Galatians 4:4-6 But when the set time had fully come, God sent his Son, born of a woman, born under the law, to redeem those under the law, that we might receive adoption to sonship. Because you are his sons, God sent the Spirit of his Son into our hearts, the Spirit who calls out, “Abba, Father.”

RENEWED

Through the cross we are continuously renewed to become more Christ-like. We are broken people. Our original designer and creator made us to be perfect and live forever. We allowed sin in, and it corrupted our code like a malicious computer virus. It touches every aspect of our lives. But Jesus’ blood on the cross, spilled for us, provided a way of healing and restoration. The Holy Spirit now lives in us, and like hundreds of ‘nanobots,’ He searches out ‘corrupted code’ and restores it to the original, perfect design. This, however, is a life-long process. Our brokenness is extreme, and sin still corrupts us. But as we confess, ask for forgiveness, forgive others, pray and build our relationship with God, we gradually become more like Christ, the only existing perfect model. As we are daily renewed and transformed into holy people, we develop tenderhearted mercy, kindness, humility, gentleness, and patience. We learn to make allowance for each other’s faults and forgive anyone who offends us. Above all, we become love, which binds us all together in perfect harmony. And we let the peace that comes from Christ rule in our hearts, because as members of one body we are called to live in peace. And we learn to always be thankful. (Colossians 3:12-15)

Colossians 3:10-11 Put on your new nature, and be renewed as you learn to know your Creator and become like him. In this new life, it doesn’t matter if you are a Jew or a Gentile, circumcised or uncircumcised, barbaric, uncivilized, slave, or free. Christ is all that matters, and he lives in all of us.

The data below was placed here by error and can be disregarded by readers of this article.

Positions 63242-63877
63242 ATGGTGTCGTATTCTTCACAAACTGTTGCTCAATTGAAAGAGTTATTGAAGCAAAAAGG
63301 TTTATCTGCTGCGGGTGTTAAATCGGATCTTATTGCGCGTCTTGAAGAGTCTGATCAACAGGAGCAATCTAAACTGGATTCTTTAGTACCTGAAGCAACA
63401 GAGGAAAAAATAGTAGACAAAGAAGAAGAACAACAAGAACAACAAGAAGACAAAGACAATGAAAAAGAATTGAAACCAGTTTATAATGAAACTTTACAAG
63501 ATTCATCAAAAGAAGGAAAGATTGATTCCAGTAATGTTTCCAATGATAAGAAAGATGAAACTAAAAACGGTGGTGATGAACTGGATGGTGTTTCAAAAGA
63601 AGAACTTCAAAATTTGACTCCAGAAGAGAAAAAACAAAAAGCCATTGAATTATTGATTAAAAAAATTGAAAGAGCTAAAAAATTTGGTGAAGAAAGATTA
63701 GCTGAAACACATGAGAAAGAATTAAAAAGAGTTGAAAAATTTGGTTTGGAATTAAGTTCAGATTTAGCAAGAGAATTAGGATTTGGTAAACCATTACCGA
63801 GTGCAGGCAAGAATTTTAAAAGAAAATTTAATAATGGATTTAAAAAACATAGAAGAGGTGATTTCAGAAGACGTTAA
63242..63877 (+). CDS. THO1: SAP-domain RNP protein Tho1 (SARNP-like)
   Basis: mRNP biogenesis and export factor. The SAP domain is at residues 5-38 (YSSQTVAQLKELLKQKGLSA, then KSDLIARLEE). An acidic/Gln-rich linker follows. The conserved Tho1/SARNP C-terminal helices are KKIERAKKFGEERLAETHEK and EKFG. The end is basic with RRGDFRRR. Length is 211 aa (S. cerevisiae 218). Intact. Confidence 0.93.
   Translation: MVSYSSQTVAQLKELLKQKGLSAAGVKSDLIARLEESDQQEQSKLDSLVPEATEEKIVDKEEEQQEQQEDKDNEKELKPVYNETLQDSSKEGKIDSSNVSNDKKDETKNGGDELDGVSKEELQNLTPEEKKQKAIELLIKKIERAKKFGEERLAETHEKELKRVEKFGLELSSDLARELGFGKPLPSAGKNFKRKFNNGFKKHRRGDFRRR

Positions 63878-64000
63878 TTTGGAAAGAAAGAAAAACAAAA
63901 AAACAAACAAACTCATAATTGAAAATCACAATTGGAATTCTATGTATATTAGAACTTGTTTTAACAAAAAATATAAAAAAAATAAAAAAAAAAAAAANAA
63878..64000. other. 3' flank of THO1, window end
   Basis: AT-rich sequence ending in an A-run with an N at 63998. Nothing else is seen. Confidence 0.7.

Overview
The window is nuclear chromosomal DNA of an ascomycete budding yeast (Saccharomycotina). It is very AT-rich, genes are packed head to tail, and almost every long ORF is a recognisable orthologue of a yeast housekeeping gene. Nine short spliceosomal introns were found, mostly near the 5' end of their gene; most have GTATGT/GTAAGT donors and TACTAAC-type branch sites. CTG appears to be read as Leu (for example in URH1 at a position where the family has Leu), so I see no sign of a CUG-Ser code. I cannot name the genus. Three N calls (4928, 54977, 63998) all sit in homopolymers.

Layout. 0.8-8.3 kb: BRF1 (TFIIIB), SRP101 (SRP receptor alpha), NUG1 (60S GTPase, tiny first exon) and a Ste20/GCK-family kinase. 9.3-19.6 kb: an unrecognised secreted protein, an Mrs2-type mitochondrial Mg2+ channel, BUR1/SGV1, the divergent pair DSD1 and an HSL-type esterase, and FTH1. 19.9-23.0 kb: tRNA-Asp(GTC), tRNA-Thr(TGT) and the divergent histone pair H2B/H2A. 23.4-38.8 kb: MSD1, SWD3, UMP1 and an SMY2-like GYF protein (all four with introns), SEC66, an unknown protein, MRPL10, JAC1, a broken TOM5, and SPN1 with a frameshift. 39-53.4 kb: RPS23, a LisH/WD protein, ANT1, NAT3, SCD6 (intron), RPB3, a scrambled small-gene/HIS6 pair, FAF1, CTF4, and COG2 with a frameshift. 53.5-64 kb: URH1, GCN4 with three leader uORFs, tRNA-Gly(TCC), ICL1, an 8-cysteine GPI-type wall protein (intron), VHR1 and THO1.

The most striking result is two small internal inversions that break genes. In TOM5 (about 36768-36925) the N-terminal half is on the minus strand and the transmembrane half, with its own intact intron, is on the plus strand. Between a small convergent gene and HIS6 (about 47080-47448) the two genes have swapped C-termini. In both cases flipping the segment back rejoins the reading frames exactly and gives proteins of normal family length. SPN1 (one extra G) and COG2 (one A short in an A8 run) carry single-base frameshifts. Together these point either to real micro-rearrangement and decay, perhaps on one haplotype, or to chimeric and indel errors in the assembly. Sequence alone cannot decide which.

A gift of this magnitude cannot be earned. It cannot be bought. It can only be accepted freely, with humility, because we know the cost was extreme. But God’s love for us is more extreme.

Hosanna, Hosanna!

Jen


Who Needs Luck?

Irish Frienship Wish15 Instead, you must worship Christ as Lord of your life. And if someone asks about your hope as a believer, always be ready to explain it. 16 But do this in a gentle and respectful way.

~ 1 Peter 3:15-16

I’m a holiday person…perhaps too much. I just always loved the colorful classroom decorations for the various holidays as the year wore on, and especially all the symbols. St. Patrick’s day has lots of lucky symbols: four leaf clovers, rainbows, pots of gold and horseshoes.

I have no idea where the idea of ‘the luck of the Irish’ came from. But it does make me wonder if, indeed, there is such a thing as luck. I used to believe in that kind of stuff, but as a Christian, I find myself much more skeptical of luck, coincidence, and even fate or destiny. I now believe much more in blessings, God’s will and the hope of the blessed assurance.

Ultimately, we know that bad things still happen to good people. And we know that even as believers we have little control over our destiny, as God holds the future in His hands, and He is historically tight-lipped about what the future holds. Further, we know that we are endowed by God with free will to make decisions and choose how to live.

So then, how are Christians different than anyone else? The answer is in what we believe and how that belief changes how we view things. Non-believers may see themselves as victims of venomous fate, or see themselves as naturally lucky or cursed, or believe that all they have is due to their own hard work and smarts. But what happens when the luck runs out, or the business fails, or they fail? When things look bleak, who do they turn to? Where does their help come from? I can tell you from past experience, they are hopeless. They have nothing to put their faith in that is firm and unshakable. They can ‘hope’ that things get better, but unlike Christian ‘hope’ they have no assurance of a loving God who sifts everything through His perfect will and “plans for good and not for disaster, to give you a future and a hope.” (Jeremiah 29:11)